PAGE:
Cent Eur Neurosurg 2011; 72(4): 208-211
DOI: 10.1055/s-0030-1268501
Case Report

© Georg Thieme Verlag KG Stuttgart · New York

Congenital Cervical Tethered Cord in an Adult: Utility of Spinal Diffusion Tensor MR Imaging

  1 , N. O. Schmidt1 , F. Raimund1 , A.-F Förster2 , J. Matschke3 , J. Regelsberger1 , J. Fiehler2 , D. Winkler1 , M. Westphal1
  • 1Universitätsklinikum Hamburg-Eppendorf,Neurochirurgie, Hamburg, Germany
  • 2Universitätsklinikum Hamburg-Eppendorf,Neuroradiologie, Hamburg, Germany
  • 3Universitätsklinikum Hamburg-Eppendorf,Neuropathologie, Hamburg, Germany
Further Information

Publication History

Publication Date:
13 December 2010 (online)


Tethering of the spinal cord rarely occurs in the cervical region [1]. A few case reports established trauma, previous intradural surgery, spinal cord infection and congenital abnormalities to be associated with tethering of the cervical spinal cord [2] [3] [4] [5] [6] [7] [8] [9] [10]. Spinal dysraphisms such as congenital dermal sinus tracts (DST) are often associated with spinal cord tethering but most commonly occur in the lumbosacral region [1] [2]. DST are epithelium-lined tracts that extend from the skin to the deeper neural tissue due to an incomplete separation of the cutaneous ectoderm from the underlying neuroectoderm during embryonic development [11]. In order to avoid neurological and infectious complications, early surgery including intradural exploration and complete resection of the tract has been recommended [1] [2] [3]. Usually DST and other congenital abnormalities are recognized at birth or in early childhood by typical cutaneous findings. Therefore, presentation in adulthood is extremely rare. Here, we present the case of a 30-year-old female with a progressive symptomatic cervical tethered cord due to an unusual congenital abnormality resembling a regressed DST. In patients with a tethered cord, conventional MR imaging frequently fails to detect stretch-induced pathological changes of the myelon despite the presence of spinal cord dysfunction. As recent developments in neuroimaging suggest that diffusion tensor MR imaging (DTI) may be more sensitive to detect spinal cord injuries [12] [13], we included DTI in our preoperative workup and found abnormal fiber orientation in the region of cervical cord tethering.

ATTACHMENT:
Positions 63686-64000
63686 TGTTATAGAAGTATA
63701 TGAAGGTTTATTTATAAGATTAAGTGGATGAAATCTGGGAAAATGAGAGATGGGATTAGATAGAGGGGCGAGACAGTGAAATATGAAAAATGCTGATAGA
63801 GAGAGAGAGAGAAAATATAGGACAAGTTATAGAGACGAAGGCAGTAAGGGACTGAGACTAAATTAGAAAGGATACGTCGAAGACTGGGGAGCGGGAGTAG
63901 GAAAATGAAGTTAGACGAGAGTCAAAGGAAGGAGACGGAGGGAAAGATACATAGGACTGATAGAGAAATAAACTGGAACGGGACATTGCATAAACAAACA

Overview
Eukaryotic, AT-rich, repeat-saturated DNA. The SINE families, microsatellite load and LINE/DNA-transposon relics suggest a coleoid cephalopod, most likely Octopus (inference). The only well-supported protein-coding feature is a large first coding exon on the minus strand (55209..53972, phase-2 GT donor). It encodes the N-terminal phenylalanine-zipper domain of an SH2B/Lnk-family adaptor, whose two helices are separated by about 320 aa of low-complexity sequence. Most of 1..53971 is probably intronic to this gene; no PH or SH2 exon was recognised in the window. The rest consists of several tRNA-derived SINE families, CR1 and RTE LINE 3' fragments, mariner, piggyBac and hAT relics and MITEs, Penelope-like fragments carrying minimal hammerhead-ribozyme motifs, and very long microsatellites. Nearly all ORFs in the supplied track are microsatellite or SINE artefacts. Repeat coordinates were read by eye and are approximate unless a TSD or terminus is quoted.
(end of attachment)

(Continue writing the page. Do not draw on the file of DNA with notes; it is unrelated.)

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PD Dr. N. O. Schmidt

Universitätsklinikum Hamburg-Eppendorf

Klinik für Neurochirurgie

Martinistraße 52

20246 Hamburg


Phone: +49/040/7410 57054

Fax: +49/040/7410 58121

Email: nschmidt@uke.uni-hamburg.de